Malta is one of the sixteen Member States of the European Union that have already met or exceeded their 2020 national target for persons aged 30-34 with tertiary education. On the other hand Malta is one of the three states with the highest share of ‘early school leavers’.
This information was given in the latest publication of Eurostat, the statistical office of the European Union. In this publication included the most recent data for the EU and its Member States on achievement against the two Europe 2020 education headline targets.
30-40 year old in tertiary education
The Europe 2020 strategy’s target is that at least 40% of 30-34-year-olds in the European Union (EU) should have completed tertiary education by 2020. Reaching the level of 40.7%, the EU crossed this threshold in 2018. This growth pattern was even more significant for women (from 24.5% in 2002 to 45.8% in 2018) than for men (from 22.6% to 35.7%), meaning women are above and men still below the overall Europe 2020 target.
Highest share of those aged 30-34 with tertiary education in Lithuania and Cyprus, lowest in Romania and Italy
Sixteen Member States have already met or exceeded their 2020 national target for this indicator: Belgium, Czechia, Denmark, Estonia, Greece, Italy, Cyprus, Latvia, Lithuania, Malta, the Netherlands, Austria, Poland, Slovenia, Finland and Sweden.
In 2018, the share of persons aged 30 to 34 who have completed tertiary education is higher for women than men in all Member States.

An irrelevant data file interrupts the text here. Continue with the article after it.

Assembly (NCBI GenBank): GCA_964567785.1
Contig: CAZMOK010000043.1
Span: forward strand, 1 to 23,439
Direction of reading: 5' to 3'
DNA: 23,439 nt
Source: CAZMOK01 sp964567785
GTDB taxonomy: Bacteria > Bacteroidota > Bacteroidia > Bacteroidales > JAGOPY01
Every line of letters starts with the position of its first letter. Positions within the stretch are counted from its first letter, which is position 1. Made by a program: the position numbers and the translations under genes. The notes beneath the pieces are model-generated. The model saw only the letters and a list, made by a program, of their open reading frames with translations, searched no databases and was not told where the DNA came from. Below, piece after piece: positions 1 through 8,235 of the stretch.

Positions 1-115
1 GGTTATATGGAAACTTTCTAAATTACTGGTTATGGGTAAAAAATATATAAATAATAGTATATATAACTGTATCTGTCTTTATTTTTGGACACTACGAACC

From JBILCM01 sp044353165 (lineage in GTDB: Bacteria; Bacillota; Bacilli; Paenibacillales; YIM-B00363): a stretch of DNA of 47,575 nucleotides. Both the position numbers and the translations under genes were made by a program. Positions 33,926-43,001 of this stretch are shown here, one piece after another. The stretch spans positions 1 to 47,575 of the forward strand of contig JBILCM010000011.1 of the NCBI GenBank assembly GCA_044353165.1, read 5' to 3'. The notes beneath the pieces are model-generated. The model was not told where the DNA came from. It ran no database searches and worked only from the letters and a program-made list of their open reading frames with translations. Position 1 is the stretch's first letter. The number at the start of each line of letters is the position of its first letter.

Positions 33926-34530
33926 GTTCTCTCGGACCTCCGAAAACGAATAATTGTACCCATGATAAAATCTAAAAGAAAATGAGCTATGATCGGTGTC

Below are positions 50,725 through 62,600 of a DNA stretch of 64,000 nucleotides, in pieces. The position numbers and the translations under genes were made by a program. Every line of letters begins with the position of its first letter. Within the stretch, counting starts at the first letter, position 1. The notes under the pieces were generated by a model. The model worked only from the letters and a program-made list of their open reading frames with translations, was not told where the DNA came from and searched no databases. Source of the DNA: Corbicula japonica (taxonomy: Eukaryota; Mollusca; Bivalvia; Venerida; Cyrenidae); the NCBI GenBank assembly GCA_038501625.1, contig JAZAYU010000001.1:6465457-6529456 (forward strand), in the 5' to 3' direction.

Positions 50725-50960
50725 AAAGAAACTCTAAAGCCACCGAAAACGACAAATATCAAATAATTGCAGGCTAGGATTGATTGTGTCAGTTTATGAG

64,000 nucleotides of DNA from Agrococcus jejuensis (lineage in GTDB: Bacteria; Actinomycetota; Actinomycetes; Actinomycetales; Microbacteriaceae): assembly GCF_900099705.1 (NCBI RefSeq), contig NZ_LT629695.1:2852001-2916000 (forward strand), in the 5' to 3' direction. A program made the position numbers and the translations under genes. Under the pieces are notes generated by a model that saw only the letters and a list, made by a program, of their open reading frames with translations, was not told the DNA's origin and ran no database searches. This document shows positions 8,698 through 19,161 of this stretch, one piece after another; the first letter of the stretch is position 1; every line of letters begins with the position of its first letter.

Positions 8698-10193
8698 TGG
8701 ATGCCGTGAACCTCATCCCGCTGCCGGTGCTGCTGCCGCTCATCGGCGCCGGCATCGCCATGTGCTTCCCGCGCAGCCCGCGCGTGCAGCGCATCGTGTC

Early school leavers
Meanwhile, the share of early leavers from education and training (aged 18-24) has steadily decreased in the EU, from 17.0% in 2002 to 10.6% in 2018. Young women (8.9%) are less affected than young men (12.2%). The Europe 2020 target is to reduce the rates of early school leaving in the EU to below 10% by 2020.
Lowest share of ‘early school leavers’ is in Croatia, and the highest in Spain, Malta and Romania.
In 2018, the lowest proportions of ‘early school leavers’ were observed in Croatia (3.3%), Slovenia (4.2%), Lithuania (4.6%), Greece (4.7%), Poland (4.8%) and Ireland (5.0%), while the highest shares were recorded in Spain (17.9%), Malta (17.5%) and Romania (16.4%).
Thirteen Member States have already fulfilled their 2020 national target for this indicator: Belgium, Ireland, Greece, France, Croatia, Italy, Cyprus, Latvia, Lithuania, Luxembourg, the Netherlands, Austria and Slovenia. In 2018, the share of early leavers from education and training was lower for women than men in every EU Member State, except Bulgaria and Slovakia.